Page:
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I’m just here: Tips for adult children and older adults to navigate faithful aging

Missy Buchanan offers advice for those caring for aging parents, noting it isn’t a reversal of roles, rather, an evolution of a relationship.

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A three-word phrase regularly circulates among older adults. The expression reveals the mindset many people hold in late life. More importantly, it is a neon sign begging families and churches to pay attention. Three simple but heartbreaking words: I’m just here.

I became aware of how common this phrase is while making regular visits to my parents’ senior living community in 2000. I heard the phrase repeated daily as residents passed one another in the dining room or hallways. An older adult pushing a walker would stop to ask a fellow resident how they’re doing. Almost always the resident’s response was “I’m just here.”

I’m just here. The sense of purposelessness in these words is palpable. It is just another way for these older adults to say they are biding time in God’s waiting room until Death calls their name.

My experience at my parents’ senior community is the primary reason I started writing and speaking about faithful aging. To hear older adults still repeating that phrase today is sobering. How many of these older saints – who attended church, taught Sunday school and served on mission trips earlier in life – have arrived at the same mistaken conclusion in old age? How have they succumbed to a belief that their late lives have no purpose?

What happens when one’s purpose changes?

I once heard a story about an ancient aqueduct that began to crumble when the water from the surrounding mountains was rerouted to flow into a modern system of pipes that carried the water downhill to the village. The town leaders who wanted to preserve the historic structure were shocked to discover that without water to cool the sunbaked bricks and mortar, the aqueduct began to disintegrate. This crumbling aqueduct is an image of older adults who have lost their purpose in late life.

Culture constantly bombards older adults with the message that they are obsolete in our fast-changing, technology-driven world.

Culture constantly bombards older adults with the message that they are obsolete in our fast-changing, technology-driven world. Families and churches have a vital role in helping aging loved ones rediscover their divine purpose. Otherwise they will falter like the ancient aqueduct, unable to fulfill their calling in late life.

Differing priorities among adult children and older adults

The aqueduct story reminds me of a survey I have conducted informally for the last decade, as I have traveled to speak about faithful aging. On occasions where both adult children and their aging parents were present at the same event, I asked each generation a specific question and then wrote their responses in my journal.

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I asked the adult children what they wanted most for their aging parents in their late life, other than good health. Their answers fell into three categories: safety and security, a nice living environment and help with daily activities.

Then I turned the tables and asked the aging parents what they most wanted for themselves in this season of life, other than good health. Their responses also fell into three categories: to have meaning and purpose, to be as respected and independent as possible and to have deep, fulfilling relationships.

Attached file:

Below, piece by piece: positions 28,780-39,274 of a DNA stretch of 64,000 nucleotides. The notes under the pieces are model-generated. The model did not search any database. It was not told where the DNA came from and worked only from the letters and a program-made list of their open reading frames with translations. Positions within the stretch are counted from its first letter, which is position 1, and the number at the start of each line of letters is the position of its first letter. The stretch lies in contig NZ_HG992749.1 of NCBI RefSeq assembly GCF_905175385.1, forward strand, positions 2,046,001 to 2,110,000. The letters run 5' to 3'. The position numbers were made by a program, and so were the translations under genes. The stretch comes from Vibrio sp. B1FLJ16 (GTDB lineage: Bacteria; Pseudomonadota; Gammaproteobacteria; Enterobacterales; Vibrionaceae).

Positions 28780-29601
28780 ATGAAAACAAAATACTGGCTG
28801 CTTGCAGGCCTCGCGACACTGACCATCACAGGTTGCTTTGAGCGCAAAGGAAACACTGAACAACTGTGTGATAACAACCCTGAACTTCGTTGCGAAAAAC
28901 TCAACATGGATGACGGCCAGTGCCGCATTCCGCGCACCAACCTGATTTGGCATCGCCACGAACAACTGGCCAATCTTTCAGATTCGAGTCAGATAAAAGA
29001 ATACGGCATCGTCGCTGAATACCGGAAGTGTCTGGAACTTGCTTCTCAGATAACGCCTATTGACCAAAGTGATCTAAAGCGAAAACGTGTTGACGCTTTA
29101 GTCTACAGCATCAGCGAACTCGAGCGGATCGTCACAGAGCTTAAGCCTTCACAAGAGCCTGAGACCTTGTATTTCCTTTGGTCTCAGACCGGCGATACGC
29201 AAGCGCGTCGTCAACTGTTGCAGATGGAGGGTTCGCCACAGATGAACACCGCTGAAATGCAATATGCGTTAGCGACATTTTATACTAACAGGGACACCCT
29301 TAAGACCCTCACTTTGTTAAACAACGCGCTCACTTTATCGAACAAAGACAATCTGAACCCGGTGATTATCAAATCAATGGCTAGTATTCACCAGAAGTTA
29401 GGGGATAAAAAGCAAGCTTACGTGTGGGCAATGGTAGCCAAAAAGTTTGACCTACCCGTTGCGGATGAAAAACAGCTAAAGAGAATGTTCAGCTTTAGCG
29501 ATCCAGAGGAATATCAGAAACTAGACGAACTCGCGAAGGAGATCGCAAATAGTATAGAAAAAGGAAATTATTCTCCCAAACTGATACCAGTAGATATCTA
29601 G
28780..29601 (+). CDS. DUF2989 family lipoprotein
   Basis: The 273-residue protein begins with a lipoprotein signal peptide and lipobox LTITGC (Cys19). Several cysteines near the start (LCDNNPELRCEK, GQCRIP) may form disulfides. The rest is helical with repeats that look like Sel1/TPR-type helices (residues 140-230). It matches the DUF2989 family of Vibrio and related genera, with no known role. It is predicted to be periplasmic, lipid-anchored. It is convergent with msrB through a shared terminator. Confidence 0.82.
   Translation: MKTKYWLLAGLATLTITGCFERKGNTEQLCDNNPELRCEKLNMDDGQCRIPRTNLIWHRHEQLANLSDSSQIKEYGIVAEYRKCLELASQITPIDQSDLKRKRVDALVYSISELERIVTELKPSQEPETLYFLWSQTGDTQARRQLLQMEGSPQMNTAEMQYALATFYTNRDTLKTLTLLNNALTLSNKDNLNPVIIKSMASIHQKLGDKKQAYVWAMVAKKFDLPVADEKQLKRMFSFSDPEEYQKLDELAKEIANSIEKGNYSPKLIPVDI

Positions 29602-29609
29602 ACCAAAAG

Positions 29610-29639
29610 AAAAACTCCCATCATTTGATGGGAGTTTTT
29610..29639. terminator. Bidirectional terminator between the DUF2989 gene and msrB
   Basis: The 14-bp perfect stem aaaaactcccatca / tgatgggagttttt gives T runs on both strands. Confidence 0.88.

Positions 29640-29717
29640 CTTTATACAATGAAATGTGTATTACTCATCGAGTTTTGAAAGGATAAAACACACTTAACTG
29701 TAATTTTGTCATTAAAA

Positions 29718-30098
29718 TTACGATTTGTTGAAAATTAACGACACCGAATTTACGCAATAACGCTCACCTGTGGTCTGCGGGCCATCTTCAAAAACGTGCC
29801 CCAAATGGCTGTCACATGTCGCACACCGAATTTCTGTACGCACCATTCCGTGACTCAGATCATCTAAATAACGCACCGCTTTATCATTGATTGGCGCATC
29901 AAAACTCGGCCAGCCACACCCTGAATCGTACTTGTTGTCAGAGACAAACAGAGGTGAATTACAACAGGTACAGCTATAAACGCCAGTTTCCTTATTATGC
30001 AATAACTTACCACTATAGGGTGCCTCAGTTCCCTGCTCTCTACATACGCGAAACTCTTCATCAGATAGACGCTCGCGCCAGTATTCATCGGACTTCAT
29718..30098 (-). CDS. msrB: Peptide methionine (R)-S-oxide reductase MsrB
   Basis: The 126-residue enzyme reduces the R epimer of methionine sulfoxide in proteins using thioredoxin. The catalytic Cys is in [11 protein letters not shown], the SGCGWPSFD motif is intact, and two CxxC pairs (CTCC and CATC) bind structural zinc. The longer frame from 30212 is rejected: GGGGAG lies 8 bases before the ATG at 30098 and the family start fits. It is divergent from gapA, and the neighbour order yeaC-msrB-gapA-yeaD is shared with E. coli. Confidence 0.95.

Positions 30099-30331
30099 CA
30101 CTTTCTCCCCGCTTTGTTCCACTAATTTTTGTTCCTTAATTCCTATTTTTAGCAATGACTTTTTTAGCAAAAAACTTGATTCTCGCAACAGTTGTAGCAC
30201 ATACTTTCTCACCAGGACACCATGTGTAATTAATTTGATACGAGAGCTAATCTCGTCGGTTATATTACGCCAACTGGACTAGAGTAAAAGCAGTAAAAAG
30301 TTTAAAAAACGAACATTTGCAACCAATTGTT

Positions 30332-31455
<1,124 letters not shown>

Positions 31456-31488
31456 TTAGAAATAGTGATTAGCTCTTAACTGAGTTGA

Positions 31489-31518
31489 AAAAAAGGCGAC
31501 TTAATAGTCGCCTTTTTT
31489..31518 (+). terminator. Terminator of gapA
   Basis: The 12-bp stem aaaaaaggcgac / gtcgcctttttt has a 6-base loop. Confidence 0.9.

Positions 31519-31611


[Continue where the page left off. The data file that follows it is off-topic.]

The answers from both groups were commendable. However, as I compared the two lists, I had an epiphany. The adult children named things that mostly impact the exterior life of their aging parents, while the older adults’ answers focused on their inner life. To have a life of meaning and purpose was the top answer for the aging parents — yet the adult children didn’t mention it at all. The disparity reminded me that each generation looks through its own lens. The contrast also highlighted the need for adult children and aging parents to have meaningful conversations about difficult issues.

Generational difference was also evident on a cold winter day when I sat in a busy airport restaurant, where travelers with heavy coats and carry-on luggage packed into the dining area. I could not help but overhear a group of middle-aged women, seated next to me, who were surprisingly dressed in sandals and tropical clothes. Caregivers for aging parents, they were headed to the beach as a respite getaway. Their champagne toast and joyful laughter quickly transitioned to a serious conversation about their caregiving roles and their frustrations with aging parents, who they wanted to quit driving or to move to assisted living.

Listening to these middle-aged friends share their innermost feelings about caregiving made me think of how often I have observed similar scenes playing out among aging parents. Many times, I have been seated at tables with older adults, who spoke honestly about their frustrations with adult children who treat them like children, who perhaps mock them for being slow to embrace technology or make decisions for them. Older adults have sought me out following speaking events to say how they wished their adult children were there to hear my message, because their kids just don’t understand what it is like to grow old.

In that moment at the crowded airport restaurant, I strongly suspected that each generation, older and younger, is talking within their own groups about the hard things of aging — but not talking with
each other.

The “sandwich generation”

While taping a recent story for a local news network, I met a middle-aged television producer. She lingered to talk about challenges she was having with her own aging parents. As a producer, she was accustomed to the stress that comes with managing live television. She had produced segments in real time about multiple tornadoes touching down at once and had covered live shooter and hostage events. Nothing, she said, had prepared her for the anxieties she was experiencing as a caregiver for her aging parents. With tears rimming her eyes, she spoke about feeling unprepared and totally inadequate.

This news producer is certainly not alone. Another woman described to me her life in the “sandwich generation” – the season when adult children are caring for their own children and their aging parents at the same time – as being a panini: a sandwich that is pressed and grilled on both sides.